James Jeffrey, of the Washington Institute, has written a cracking article on the fallout, if you’ll exuse the obvious pun, of the Iran nuclear deal.
As he points out, it’s not so much the details of the deal, which was signed last July, that matter as the effects of the regional perceptions of what the deal means.
These effects flow from two anticipated outcomes of the agreement. First, the deal has given Iran the means to expand its regional heft through diplomacy, money, surrogates, and violence, namely by allowing the regime to profit from the release of many tens of billions of dollars of previously blocked oil earnings and renewed oil exports, to leave the negotiating table flush with arguable “victories” (i.e., maintaining the right to enrich uranium and avoiding a confession about its weaponization program), and to become newly attractive as a global trading partner. Second, the Obama administration, bereft of diplomatic successes elsewhere, has become so indebted to Iran for the agreement that it has avoided challenging Iran and, worse, seems to view the agreement as a transformative moment with Tehran, a “Havana in the sand.”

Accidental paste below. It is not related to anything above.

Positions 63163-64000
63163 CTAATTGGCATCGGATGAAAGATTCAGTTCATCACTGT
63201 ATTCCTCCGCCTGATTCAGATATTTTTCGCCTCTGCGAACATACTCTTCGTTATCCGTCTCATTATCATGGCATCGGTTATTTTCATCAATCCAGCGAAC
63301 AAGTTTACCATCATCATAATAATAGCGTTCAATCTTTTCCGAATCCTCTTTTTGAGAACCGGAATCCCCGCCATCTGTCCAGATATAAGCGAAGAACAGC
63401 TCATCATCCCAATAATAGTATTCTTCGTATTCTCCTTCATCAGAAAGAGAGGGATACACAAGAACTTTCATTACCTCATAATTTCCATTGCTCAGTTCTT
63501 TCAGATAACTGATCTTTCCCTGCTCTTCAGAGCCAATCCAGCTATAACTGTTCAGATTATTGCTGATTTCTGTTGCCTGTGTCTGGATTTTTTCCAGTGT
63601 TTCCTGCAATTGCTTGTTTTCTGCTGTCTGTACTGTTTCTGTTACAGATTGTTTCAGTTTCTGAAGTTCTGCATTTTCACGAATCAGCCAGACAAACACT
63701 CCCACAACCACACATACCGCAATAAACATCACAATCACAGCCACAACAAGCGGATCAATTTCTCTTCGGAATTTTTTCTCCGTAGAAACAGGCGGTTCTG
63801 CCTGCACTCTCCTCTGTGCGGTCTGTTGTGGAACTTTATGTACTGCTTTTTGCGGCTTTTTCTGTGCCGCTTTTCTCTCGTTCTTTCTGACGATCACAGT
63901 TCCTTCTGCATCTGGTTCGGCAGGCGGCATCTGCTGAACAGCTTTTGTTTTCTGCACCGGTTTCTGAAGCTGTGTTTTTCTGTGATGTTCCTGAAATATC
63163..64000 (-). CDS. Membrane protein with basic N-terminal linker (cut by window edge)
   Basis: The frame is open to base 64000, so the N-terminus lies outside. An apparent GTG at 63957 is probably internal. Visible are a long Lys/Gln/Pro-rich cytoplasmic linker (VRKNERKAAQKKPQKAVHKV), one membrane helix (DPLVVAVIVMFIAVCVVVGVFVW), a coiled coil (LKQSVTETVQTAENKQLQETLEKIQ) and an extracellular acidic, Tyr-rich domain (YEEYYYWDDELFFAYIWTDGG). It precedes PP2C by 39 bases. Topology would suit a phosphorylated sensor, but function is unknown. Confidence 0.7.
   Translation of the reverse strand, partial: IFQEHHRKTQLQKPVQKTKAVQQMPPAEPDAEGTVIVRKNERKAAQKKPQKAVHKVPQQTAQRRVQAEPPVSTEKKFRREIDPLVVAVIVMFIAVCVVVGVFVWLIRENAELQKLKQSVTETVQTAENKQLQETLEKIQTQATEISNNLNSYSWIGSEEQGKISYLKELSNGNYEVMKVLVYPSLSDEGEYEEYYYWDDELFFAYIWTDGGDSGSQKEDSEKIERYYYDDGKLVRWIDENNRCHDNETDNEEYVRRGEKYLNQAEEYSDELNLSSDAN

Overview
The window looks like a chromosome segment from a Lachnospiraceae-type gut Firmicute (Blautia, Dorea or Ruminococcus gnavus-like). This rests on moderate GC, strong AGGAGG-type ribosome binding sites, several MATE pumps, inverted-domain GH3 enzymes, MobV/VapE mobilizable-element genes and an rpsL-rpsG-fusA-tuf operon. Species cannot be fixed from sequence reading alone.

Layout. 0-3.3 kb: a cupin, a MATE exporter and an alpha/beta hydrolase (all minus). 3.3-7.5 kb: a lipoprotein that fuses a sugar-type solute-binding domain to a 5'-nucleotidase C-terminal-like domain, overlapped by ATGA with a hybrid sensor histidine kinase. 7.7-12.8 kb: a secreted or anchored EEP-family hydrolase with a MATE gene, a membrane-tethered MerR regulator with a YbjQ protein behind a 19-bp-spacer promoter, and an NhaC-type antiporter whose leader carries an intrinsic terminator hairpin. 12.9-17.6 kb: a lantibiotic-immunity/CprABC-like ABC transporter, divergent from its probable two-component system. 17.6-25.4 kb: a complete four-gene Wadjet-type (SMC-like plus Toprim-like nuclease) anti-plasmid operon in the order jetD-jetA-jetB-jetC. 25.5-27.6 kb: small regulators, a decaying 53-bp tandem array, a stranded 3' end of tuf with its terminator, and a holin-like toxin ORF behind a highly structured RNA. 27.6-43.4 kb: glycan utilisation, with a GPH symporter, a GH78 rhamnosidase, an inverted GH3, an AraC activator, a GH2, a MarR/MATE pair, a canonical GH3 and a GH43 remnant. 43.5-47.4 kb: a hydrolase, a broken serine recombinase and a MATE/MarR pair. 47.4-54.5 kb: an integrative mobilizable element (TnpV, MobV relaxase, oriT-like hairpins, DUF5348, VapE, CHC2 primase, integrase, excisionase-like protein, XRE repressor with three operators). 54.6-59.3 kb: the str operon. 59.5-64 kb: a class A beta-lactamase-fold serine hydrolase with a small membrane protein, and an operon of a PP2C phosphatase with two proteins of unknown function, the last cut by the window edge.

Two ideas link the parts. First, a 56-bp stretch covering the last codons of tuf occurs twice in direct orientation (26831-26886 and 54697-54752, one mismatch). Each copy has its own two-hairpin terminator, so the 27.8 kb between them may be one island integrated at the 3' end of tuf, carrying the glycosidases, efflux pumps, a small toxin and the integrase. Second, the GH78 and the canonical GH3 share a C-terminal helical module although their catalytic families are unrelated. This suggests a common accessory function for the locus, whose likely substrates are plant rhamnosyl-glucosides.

It’s all multiplied, not so much by the refusal to hold Iran to account, but by the apparently deliberate decision to turn the US’s back on its traditional friends.
This April, speaking with Jeffrey Goldberg in an interview for the Atlantic, President Obama stated that Saudi Arabia must learn to “share” the Middle East with Iran. The fact that he put the burden on Riyadh — a U.S. ally and, whatever its faults, a supporter of the American-led global status quo — rather than on Iran, an acknowledged opponent of that order, is striking.
The article made essentially no mention of Israel or Egypt, but the pattern there is the same – the Obama Doctrine, about which I have previously written, is to put pressure on friends and take pressure off adversaries. The goal is to encourage better behaviour from both, but the outcome is not only the polar opposite, but a perception among both friends and adversaries that the US is no longer interested in what happens in the Middle East. This is an invitation to anarchy, and will be a key learning point in International Relations 101, in future undergrad courses.